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Tuesday, 20 October 2015

The Great Russian Adventure - 2

Broad boulevards, filled with expensive cars. Range Rovers, BMWs, Mercedes. I mean, filled. Traffic jams characterise Moscow’s broad boulevards. There may be poverty, but it isn’t out there on the streets of the big city. 

Has poverty been driven underground? Not that we saw. Ksenia gave us a guided tour of the most beautiful of the metro stations, and then set us loose to navigate the system on our own. With some forward planning, we were able to move where we wanted to in a short space of time: as the rear lights of one train disappeared down a tunnel, the approaching lights of the next could just about be seen. So many trains, most of them crowded even out of rush hour. We found it inexpensive, especially with the exchange rate in our favour, and bustling with people. People who were probably a touch irritated by the tourists impeding the flow by pausing to photograph and gawp at the artwork in some of the more magnificent stations.

Some stations are dedicated to the various republics which made up the Soviet Union. One memorable station in particular depicts the people of the Ukraine, bringing in the harvests from fertile fields. We saw armed soldiers in other stations, too, but that station had a cohort of four soldiers patrolling the platforms, reminding us of the tension and struggle in that area right now.

It is interesting that Stalin, ruthless as he was as a leader, had the vision for constructing this transport system in the 30s, at the same time he was wiping out millions of his fellow countrymen and women. Why did he think it important? 

He recognised the spiritual hunger common to all for something beautiful, something to celebrate and pledge allegiance to. He ordered the building of this system of trains, also grasping an opportunity to propagandise the suffering population by depicting scenes of heroism in the fields of corn and on the battlefields. Propaganda yes, but displayed amongst chandeliers and marble columns, carved on statues and exploding in colourful mosaics, painted on the ceilings, depicted on the walls and floors. Echoes of the lavish decoration in Orthodox churches, many of which were demolished by his orders, too. Yes, give the people beauty, but make sure it celebrates the glories of the Soviet experiment. God, he thought, is dead.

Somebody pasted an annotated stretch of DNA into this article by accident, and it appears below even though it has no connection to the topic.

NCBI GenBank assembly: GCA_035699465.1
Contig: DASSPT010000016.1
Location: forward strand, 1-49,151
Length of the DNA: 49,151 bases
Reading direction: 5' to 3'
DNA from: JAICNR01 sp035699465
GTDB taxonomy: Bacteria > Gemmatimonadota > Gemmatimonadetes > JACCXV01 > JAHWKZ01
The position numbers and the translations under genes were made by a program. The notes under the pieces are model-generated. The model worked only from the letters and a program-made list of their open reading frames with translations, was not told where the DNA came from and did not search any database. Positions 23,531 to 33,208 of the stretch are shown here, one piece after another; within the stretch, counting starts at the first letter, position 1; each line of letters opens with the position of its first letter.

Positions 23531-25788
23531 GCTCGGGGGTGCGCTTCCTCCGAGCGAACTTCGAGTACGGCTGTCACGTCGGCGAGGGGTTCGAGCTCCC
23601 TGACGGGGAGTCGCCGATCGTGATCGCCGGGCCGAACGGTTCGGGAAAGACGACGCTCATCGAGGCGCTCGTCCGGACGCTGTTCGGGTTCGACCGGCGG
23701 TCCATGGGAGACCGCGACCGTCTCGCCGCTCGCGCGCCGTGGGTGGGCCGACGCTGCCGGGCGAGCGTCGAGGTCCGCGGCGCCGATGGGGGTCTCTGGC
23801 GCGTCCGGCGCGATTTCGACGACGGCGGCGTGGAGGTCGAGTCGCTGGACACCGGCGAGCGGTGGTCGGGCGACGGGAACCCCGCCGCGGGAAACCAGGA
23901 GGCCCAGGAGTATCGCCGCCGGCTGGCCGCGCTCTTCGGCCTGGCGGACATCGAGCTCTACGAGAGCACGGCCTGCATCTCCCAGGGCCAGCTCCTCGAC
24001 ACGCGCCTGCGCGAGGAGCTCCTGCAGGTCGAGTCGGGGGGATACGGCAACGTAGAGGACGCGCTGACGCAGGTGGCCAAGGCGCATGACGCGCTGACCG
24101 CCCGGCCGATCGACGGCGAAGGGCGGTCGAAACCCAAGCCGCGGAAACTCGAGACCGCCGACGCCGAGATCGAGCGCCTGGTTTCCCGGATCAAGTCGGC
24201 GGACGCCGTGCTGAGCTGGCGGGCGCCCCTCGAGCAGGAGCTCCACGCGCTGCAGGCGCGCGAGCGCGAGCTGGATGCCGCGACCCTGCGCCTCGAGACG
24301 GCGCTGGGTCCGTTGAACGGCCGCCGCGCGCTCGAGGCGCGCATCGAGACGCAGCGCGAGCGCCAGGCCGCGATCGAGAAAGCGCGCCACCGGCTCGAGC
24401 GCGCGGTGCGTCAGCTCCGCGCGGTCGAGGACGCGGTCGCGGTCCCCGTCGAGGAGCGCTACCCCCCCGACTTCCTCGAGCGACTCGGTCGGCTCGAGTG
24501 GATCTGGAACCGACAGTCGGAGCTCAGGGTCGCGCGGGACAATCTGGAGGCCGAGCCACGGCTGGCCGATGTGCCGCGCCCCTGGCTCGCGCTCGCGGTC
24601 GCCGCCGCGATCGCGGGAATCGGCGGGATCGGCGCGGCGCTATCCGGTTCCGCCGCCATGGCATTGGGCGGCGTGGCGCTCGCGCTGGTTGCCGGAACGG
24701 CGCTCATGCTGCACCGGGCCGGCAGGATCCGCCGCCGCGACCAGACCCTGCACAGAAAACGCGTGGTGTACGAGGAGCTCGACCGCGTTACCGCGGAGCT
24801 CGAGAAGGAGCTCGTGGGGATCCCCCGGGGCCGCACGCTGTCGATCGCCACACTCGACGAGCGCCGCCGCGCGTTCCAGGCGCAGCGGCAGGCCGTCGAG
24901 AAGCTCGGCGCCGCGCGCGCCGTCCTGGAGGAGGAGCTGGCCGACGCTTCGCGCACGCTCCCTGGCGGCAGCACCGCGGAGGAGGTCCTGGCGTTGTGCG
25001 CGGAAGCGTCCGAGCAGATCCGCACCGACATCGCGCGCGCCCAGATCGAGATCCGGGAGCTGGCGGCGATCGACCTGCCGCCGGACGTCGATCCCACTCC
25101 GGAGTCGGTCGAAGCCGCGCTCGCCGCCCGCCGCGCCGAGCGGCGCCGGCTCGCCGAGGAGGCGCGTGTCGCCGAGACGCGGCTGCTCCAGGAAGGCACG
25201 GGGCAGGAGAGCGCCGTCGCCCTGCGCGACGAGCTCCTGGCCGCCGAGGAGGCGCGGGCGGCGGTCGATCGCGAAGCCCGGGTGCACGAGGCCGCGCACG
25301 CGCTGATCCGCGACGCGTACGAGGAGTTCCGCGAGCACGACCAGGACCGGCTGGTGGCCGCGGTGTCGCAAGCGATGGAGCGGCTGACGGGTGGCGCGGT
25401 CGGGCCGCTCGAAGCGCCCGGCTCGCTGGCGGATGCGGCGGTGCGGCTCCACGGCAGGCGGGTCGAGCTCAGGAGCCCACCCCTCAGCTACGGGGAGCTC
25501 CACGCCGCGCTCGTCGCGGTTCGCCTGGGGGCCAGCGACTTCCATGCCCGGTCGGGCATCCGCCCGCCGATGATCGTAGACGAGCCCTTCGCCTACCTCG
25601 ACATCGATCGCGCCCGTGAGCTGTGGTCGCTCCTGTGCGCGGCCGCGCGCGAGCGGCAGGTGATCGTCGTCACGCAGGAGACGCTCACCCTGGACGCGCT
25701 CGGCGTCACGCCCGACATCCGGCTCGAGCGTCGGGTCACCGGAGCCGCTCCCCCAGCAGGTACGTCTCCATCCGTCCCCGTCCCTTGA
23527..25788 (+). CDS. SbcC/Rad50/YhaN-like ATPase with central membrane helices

As the communists razed the Church of Christ the Saviour to the ground and replaced it with a swimming pool, they recognised that people need beauty to celebrate and give glory to.
Psalm 150 urges us to praise God in his sanctuary. In their desire to obliterate the people’s connection to God, the Soviet Union’s leaders lavished money they didn’t have (as much of the population was starving) on temples to the communist struggle and (hoped-for) achievements. 

The stations stand as a reminder that the human spirit is about much more than practicalities and economic success. The human spirit longs for God, creator of heaven and earth and of all that is in it. Puny man may try to erase that longing or replace it with a longing for something else, but such effort is futile because worshipping God is in our DNA.

Interesting that when perestroika happened in the 1990’s, the people pressed to have the Church of Christ the Saviour rebuilt. So the government dug out the swimming pool and rebuilt the church exactly as it had been. Inside is a riot of gilded columns and statues, and paintings telling the gospel stories. 

When we went inside, we found that it isn’t simply a gallery of art and beauty. It is a living church, where many individuals bow before icons and in chapels, lighting candles and praying to God. 

Psalm 2 describes this clearly. ‘The kings of the earth rise up and the rulers band together against the Lord and against his anointed, saying “Let us break their chains and throw off their shackles.” The One enthroned in heaven laughs.

It hasn’t been a very funny period for the suffering masses of Russia, but their soul remained strong and vibrant.

Perhaps ‘religion’ is the opium of the masses, but faith in the living God sets us free. All of us.

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